Thursday, June 9, 1921
If the truth was always written on tombstones, the most frequent legend that would appear among the hic jackets of the dead would be the short and simple annal: “He could not stand prosperity.”
The only prosperity that does any good is that which comes so slowly that the receiver is not aware of it. In West Virginia, the most common form of the destroying avalanche of riches comes to landowners who have struck oil on their lands. In the most instances, the sudden riches have destroyed them. Here we have not struck oil as yet, but the possibility is ever present lurking in the background of the imagination, and without exception landowners think that if oil brought them sudden wealth, it would be a blessing. As a matter of fact, the most of them would go to the devil as fast as a horse can travel.
Men who live happy, industrious, useful, contented lives, have been changed into sulky, sullen, vicious pleasure seekers, and they perish.
Jack London has a book written around the subject about a millionaire who travelled all the gaits and experienced all the evil of great riches and then who lost it all and went to work on a farm, and got back some measure of peace and contentment. Then one day when he was puttering around on the farm, he uncovered a great vein of gold and saw in sight riches greater than he had ever known. He must have been some sort of a philosopher, for he covered up the gold carefully so that his family could know nothing about it and went on with his work…
This generation is not organized to seek pleasure but it allows each individual to form his own plans and there is a condition of affairs in which each and every person has a plan to secure for himself a certain amount of pleasure. As a usual course, in the first half of his life he chases around after pleasure and never quite catches up with it. Then he takes a sober second thought, and in the last half of his life, he sits still and pleasure comes to him…
There is no question that a Sunday of self-denial makes Monday more endurable. The old time Scotch considered everything that gave pleasure to be sinful…
Anyway, anybody who ever tried giving his entire time to pleasure-seeking knows that there is nothing in it but poverty, disease, prison and death.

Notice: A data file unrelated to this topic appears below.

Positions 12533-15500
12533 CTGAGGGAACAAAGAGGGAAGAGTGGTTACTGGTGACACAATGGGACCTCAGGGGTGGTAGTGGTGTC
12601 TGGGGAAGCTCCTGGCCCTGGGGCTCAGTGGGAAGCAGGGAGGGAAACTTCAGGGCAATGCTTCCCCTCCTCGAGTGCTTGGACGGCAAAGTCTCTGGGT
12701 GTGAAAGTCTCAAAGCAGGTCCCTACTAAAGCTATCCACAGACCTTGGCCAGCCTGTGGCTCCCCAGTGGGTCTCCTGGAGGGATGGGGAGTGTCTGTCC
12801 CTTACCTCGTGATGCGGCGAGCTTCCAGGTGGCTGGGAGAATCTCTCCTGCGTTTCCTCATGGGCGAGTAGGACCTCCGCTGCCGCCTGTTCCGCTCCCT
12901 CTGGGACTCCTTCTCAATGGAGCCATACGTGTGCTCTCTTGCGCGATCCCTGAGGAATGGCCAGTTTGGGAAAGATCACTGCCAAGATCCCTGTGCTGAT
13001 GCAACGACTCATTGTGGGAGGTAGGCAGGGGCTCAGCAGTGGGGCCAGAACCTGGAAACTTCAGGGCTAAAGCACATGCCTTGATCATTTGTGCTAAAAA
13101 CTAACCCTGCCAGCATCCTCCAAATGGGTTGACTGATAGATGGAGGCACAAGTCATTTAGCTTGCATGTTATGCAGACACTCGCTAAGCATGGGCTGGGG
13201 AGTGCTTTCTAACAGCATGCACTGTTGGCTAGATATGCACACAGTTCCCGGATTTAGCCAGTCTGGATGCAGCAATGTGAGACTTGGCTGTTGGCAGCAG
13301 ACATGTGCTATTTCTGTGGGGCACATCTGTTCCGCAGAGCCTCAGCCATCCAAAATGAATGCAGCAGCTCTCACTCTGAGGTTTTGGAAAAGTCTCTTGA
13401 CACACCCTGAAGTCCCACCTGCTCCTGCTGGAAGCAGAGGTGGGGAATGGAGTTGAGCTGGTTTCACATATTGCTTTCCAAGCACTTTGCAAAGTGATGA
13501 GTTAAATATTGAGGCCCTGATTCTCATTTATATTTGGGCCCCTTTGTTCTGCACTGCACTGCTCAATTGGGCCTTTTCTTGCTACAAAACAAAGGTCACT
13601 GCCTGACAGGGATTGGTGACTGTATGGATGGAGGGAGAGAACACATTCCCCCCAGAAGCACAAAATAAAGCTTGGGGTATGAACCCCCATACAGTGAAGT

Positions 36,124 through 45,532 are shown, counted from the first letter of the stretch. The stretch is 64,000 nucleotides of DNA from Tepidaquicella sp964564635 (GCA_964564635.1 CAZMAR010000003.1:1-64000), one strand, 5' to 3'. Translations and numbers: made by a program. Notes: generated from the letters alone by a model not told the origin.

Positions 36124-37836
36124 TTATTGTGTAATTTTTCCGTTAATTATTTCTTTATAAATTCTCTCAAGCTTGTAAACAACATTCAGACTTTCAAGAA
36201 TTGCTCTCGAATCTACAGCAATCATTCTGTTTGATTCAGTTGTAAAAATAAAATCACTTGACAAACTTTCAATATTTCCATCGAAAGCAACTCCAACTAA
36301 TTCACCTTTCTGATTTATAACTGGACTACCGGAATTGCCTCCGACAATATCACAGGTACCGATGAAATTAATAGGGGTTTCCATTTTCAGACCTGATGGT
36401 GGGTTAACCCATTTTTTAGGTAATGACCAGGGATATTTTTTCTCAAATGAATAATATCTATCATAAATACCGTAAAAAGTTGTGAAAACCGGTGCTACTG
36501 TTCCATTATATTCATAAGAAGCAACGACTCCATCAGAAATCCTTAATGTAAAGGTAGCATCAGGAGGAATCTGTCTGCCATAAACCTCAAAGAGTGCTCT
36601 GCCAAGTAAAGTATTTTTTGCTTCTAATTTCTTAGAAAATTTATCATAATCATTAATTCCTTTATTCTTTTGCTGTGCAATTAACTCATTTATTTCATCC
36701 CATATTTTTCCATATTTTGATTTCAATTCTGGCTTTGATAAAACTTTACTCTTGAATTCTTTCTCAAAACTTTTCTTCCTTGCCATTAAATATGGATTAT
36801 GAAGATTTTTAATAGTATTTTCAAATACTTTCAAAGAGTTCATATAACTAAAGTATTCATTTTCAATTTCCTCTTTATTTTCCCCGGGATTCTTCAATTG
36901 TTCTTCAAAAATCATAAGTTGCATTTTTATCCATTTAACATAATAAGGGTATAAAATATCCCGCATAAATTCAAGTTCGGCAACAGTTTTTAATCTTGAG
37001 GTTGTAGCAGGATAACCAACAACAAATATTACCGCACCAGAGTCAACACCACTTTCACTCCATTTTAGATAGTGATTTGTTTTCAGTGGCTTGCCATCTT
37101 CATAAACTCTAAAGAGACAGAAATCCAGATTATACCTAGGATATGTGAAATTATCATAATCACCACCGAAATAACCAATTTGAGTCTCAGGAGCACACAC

– – –
On last Saturday, the city of Pueblo, Colorado, was about washed away by a series of floods in the Arkansas River. There was a great loss of life and much property destroyed. Pueblo is the home of Mrs. Mary Ellen Sheets Burns, a daughter of the late John Will Sheets, of this county, No word has been received from her since the flood.
– – –
Sheriff B. B. Beard and Constable Ashford made a raid on the home of H. S. Woolridge, at Thornwood, last Thursday morning, and caught Woolridge in the act of making moonshine. He had a complete outfit and was doing business on the kitchen stove. The still is a copper box that holds six or eight gallons, with a cap and a worm. Nine quart jars of corn liquor as clear as spring water was also brought to town.
– – –
This week is published the delinquent list, and it is an unusually short one. Sheriff Beard and his force are to be congratulated on this showing. Some unfeeling persons remarked that the list would have been shorter but we got back to normalcy too soon.
– – –
Some evil disposed person went to the home of Bruno Morrison, near Buckeye, on Monday and smashed things up generally with an axe. Mr. Morrison lives by himself and was at work on Elk at the time. As soon as he was notified he sent for blood hounds, but the trail was so old that no scent could be taken up.
– – –
Jasper D. Dilley reports what is, perhaps by far, the largest sarvis tree in these woods. It stands on Lester Shrader’s farm in the Huntersville District on Browns Mountain. The measurements are 8 feet 2 1/2 inches in circumference a foot from the ground. At the place the first limb comes out, it measure 7 feet, 7 inches around. The first limb is 5 feet, 7 1/2 inches in circumference. It is a tall tree, fifty or more feet in height, appears to be as sound as a dollar, and bears much fruit in its season.
The measurements were taken by Cecil Dilley and Charles Elliott, and the tree still stands to show for itself. As a general thing, the sarvis is more of a bush rather than a tree, and one more than six or eight inches in diameter is the exception.
Born to Mr. and Mrs. William Cackley, at Millpoint, June 6, 1921, a daughter.
May 20, 1921, Clowney Edgar McCoy and Miss Mamie Jackson at the Methodist parsonage.
May 25, 1921, Dennis B. Cloonan and Miss Virgie M. Taylor.
May 25, 1921, Thomas Frank Mann and Miss Annie Shafer.
May 28, 1921, Clyde Leonard Gillispie and Mill Flossie Gladys Sutpin, at the home of William Darnell.
June 4, 1921, Lyle Winters Hultz and Miss Ina Lester Lewis, at the parsonage.
June 2, 1921, William Kennicutte and Miss Nellie Arbogast.
June 3, 1921, John R. Sampson and Miss Viola V. Alderman.
Grace, the little five year old daughter of Mr. and Mrs. Noah Bright, died Monday morning after a short illness of membranous croup.
– – –
Eileen McNeill, the little daughter of Mr. and Mrs. Locke McNeill, was buried Tuesday afternoon at 2:30 o’clock in the McNeill cemetery. She was two years, three months and twenty-six days old. Rev. F. B. Wyand of the Methodist Church, this city, was in charge of the services. The family extends their thanks to the friends and neighbors for their kindness during the illness and death.